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tradition for which I was embarrassingly unprepared. Here was Zhanna, bringing out saus-
age, delicately prepared at her family's home in Belarus, the meat pushed into its casing by
Zhanna's relatives. Her mother used an old family recipe to mix the horseradish and may-
onnaise, sealing it in a jar, surely expecting Zhanna to share it with a worthy fellow pas-
senger. All this warmth and generosity, and what was I able to gin up in my compartment?
Luna bars. She was patient with the newcomer, politely declining my American snack but
saying nothing more.
Sergei and I find our spots in the third-class car, one upper berth and one lower berth in
the section of four by the window. As we are removing our heavy coats, a woman with short
blond hair and glasses enters our space, greets us with a nod, then pushes her way past us to
the window. Outside, on the snow-covered train platform, her family is scanning the win-
dows of the train car until they spot her looking out. “Do svidaniya, do svidaniya!”—good-
bye, good-bye—she yells, blowing kisses to her family, who jump and wave back.
Having learned the lesson on that first train trip, I have come somewhat more prepared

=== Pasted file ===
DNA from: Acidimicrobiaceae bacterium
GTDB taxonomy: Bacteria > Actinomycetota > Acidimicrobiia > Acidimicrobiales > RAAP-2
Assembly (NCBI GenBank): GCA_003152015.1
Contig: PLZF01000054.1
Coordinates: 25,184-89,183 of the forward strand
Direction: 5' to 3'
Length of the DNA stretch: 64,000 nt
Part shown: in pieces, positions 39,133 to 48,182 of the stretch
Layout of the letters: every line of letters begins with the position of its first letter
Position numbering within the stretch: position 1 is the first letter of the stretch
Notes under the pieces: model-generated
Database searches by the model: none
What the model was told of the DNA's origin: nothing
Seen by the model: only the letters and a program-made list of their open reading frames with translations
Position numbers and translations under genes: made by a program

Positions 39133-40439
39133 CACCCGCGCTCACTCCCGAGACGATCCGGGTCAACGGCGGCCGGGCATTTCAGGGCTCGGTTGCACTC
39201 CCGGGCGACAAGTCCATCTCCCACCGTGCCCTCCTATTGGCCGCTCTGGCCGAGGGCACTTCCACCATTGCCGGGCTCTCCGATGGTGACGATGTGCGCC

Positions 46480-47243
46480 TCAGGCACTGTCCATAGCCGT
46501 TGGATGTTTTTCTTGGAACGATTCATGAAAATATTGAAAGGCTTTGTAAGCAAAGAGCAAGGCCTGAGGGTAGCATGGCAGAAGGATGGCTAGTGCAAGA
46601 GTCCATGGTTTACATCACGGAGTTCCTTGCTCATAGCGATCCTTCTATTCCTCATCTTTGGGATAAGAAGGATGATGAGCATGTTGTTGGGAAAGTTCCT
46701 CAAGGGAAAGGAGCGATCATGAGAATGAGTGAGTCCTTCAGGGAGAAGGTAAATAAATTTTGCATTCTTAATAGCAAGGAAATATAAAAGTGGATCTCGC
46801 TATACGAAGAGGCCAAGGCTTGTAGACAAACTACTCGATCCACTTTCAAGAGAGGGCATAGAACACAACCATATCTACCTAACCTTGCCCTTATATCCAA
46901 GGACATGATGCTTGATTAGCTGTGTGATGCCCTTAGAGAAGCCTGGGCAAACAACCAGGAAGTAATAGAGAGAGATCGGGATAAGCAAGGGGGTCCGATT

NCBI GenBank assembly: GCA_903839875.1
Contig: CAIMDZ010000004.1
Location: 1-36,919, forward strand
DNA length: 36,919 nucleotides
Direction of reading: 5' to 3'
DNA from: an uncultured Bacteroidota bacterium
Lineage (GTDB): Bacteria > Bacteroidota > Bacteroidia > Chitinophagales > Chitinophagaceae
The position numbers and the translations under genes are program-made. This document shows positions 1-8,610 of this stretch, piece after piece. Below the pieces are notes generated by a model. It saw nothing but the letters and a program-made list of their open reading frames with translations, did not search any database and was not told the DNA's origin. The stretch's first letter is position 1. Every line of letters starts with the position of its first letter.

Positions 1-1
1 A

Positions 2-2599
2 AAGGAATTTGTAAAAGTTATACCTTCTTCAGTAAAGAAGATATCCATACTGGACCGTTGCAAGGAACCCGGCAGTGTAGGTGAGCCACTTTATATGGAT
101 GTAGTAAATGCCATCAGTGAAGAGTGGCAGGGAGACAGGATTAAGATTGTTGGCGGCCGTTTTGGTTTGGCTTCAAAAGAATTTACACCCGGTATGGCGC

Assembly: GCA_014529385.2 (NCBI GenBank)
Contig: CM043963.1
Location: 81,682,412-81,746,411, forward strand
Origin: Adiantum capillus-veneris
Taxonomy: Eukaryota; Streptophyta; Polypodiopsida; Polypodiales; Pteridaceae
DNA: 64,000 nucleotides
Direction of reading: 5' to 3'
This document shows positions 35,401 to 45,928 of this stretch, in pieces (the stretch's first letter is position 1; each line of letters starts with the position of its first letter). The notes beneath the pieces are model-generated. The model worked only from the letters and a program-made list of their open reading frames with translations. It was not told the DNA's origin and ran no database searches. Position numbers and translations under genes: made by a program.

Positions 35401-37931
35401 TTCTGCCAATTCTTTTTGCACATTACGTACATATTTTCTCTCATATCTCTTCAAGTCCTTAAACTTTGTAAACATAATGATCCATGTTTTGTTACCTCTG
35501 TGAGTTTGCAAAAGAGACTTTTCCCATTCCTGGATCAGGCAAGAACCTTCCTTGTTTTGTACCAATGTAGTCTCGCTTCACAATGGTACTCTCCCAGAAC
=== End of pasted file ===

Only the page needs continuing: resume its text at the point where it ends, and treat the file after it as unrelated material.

to share food this time, opening a bag of chocolate croissants and motioning to our blond
traveler that she should have some. “No, thank you—I brought my own food from home.”
She is friendly but clearly determined to prepare for bed, as it's approaching midnight. Our
train begins slowly pulling out of Yaroslavl.
I'm a big fan of lower berths, and Sergei agrees to let me have it on this trip. After a
quick stop in the lavatory, Sergei is ready for bed and, like a gold-medal gymnast, he puts
his forearms in place, lifts himself up, smoothly transitions his body over toward his berth,
and delicately lands. I half expect him to raise his arms for the judges and await his score.
He simply smiles and says good night. I open the plastic packet of sheets, make my bed,
and settle in. The lights are now off in the cabin. Sergei is asleep above, and our blond
neighbor is asleep, facing me in the other lower bed. In the quiet darkness I am having
trouble dozing, at which point the concert begins. The blond woman begins to snore, a
lower tenor sound, smooth notes, perhaps one every two seconds. Then a lower baritone
sound comes from a few sections away. These notes are deeper, louder, and more frequent.
And finally, a brassy, higher-pitched, squeaky snore emerges from a bit farther down the
aisle. No one around me seems to notice—perhaps more acclimated to life in such close
quarters—but my own sleep on this eight-hour night train to Nizhny Novgorod is limited.
N IZHNY NOVGOROD IS a tree-lined city of a million people in central Russia, situated around
two important rivers, the Volga and the Oka. The landscape reminds me of my hometown,
Pittsburgh, with crisscrossing bridges, linking neighborhoods that are close in proximity
but feel distinctly different because they're on opposite banks. Arriving in Nizhny, I feel
like a real Russian traveler, because we have a family waiting excitedly to greet us. As soon
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